Bjorklunden [Lawrence University's Northern Campus]
The 2019 Björklunden summer seminar lineup will feature a strong showing by Lawrence University alumni eager to return to their roots at the university’s pristine northern campus.
The lineup features 40 speakers, with topics catering to a wide range of interests. Fourteen of the instructors will be Lawrence alumni. That’s no coincidence.
“We try to get alumni as well as current Lawrence faculty (to teach seminars),” Director of Björklunden Mark Breseman said. “We think it is a positive thing for everybody.
“We figure alumni can attract some other classmates, which is a cool thing, and the same goes for the faculty.”
Robert Spoo ’79, who holds an endowed chair in law at the University of Tulsa and is a former English professor and editor of the James Joyce Quarterly, is among those Lawrence alumni excited for that connection. He’s been a frequent instructor at Björklunden, and returns in June to lead “The Ulysses Starter Kit,” a seminar that will explore James Joyce’s masterpiece, Ulysses, as well as Joyce’s life, Dublin of the early 1900s and Irish history, music and culture.
“There are various ways we can give back to LU,” Spoo said. “One of those ways, for me, is to step into a role — teaching — that had such a great impact on me when I was on the learning side of the lectern. Hardly a day goes by when I don’t borrow something in my own classroom work that inspired me as a student at LU.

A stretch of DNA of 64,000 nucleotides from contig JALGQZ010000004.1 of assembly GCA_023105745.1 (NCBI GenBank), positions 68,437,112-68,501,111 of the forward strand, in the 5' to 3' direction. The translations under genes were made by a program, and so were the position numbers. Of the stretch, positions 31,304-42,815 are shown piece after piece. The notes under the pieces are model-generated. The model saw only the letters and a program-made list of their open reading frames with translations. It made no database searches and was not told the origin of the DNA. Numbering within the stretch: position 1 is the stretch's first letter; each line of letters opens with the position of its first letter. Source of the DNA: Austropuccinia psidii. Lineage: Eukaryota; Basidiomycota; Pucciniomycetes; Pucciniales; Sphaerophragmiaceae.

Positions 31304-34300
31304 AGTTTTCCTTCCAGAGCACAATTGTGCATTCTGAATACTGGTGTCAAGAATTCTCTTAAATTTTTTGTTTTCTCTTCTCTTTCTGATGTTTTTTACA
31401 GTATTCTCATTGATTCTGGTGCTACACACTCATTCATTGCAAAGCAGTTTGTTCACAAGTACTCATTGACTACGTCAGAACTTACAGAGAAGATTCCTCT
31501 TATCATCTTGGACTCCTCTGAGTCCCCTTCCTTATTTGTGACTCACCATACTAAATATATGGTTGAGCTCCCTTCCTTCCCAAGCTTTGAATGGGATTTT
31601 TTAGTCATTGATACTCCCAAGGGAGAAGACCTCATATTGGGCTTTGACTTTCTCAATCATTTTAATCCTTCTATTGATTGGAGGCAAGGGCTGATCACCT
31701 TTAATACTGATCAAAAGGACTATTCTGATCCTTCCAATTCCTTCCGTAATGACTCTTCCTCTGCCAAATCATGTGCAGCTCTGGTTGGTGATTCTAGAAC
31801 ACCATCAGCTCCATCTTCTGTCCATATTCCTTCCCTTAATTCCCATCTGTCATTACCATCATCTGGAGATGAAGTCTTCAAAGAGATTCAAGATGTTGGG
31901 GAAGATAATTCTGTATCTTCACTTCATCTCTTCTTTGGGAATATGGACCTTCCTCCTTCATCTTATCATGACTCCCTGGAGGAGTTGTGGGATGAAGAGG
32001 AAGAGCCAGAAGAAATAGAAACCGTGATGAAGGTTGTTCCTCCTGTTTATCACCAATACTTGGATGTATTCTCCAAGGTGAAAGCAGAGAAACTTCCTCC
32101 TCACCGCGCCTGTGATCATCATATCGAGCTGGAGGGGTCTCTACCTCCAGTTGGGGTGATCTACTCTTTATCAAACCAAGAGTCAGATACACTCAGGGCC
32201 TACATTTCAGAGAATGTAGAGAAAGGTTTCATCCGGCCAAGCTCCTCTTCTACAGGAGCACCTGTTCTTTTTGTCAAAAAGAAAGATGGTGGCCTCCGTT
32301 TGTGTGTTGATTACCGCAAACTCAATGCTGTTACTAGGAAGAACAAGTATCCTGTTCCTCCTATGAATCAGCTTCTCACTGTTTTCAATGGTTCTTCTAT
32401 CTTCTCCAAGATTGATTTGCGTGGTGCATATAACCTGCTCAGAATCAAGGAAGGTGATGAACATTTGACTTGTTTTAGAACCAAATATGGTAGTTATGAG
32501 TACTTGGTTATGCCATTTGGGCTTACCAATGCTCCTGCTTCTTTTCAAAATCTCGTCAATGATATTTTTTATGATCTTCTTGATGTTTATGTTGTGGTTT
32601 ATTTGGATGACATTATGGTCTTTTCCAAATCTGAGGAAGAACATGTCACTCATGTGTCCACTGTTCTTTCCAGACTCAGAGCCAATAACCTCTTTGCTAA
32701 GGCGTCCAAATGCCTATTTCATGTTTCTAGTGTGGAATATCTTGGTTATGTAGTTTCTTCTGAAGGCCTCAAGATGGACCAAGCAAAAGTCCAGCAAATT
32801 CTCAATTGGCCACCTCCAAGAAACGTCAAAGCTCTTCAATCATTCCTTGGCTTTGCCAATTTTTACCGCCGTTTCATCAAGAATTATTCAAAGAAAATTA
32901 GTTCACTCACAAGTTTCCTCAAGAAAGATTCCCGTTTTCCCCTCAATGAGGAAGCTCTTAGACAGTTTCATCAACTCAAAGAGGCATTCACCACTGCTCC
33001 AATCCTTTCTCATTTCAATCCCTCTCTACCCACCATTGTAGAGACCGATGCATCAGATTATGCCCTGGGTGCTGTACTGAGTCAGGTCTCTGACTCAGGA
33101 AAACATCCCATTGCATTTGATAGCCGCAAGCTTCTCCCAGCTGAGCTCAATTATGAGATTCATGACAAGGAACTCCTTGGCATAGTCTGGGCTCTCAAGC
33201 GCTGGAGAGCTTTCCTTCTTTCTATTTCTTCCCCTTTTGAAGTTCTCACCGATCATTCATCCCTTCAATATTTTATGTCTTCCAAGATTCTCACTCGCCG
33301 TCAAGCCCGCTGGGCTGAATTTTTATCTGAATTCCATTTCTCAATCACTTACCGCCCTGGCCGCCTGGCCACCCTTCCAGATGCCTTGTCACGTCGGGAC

“Conducting seminars at Bjork is both an opportunity to give back in kind through teaching and to strengthen my connection as a LU alumnus. It’s especially satisfying when I can teach a subject at Bjork — in recent years it’s been the Irish author James Joyce — that I first encountered at LU.”
This year’s Björklunden seminar topics come in the areas of art, geology, film and television, history, literature, music, politics, religion and more. The seminars are open to both commuters and residents, who are housed in the estate’s 37,000-square-foot lodge, located on 425 acres just south of Baileys Harbor along the Lake Michigan shoreline.
One of Lawrence’s most visible alumni, ABC News chief foreign correspondent Terry Moran ’82, will lead a seminar titled “Americans First: We Don’t Actually Hate Each Other as Much as You Think.”
This is Moran’s third visit to Björklunden as a summer seminar instructor, with previous forums also focused on American politics.
Joining him in the political category is Paul Wickham Schmidt ’70, who is co-teaching the seminar, “American Immigration: A Legal, Cultural & Historical Approach to Understanding the Complex and Controversial Issue Dominating Our National Dialogue.”
Lawrence alumni are also instructing literary and artistic seminars. In addition to Spoo’s seminar on Joyce, Daniel Taylor ’63 will dive into Homer’s Odyssey, while Eric Simonson ’82 spearheads the Door Kinetic Arts Festival.
The summer seminars at Björklunden allow the lecture-goers to explore the northern campus and engage with the beautiful scenery in Door County.
Most seminars, which include meals prepared by Björklunden’s resident chef, begin Sunday evening and end Friday afternoon. Classes meet weekday mornings and some evenings, with remaining time available to enjoy Björklunden’s mile-long Lake Michigan shoreline and wooded walking trails or to explore Door County’s cultural and recreational opportunities.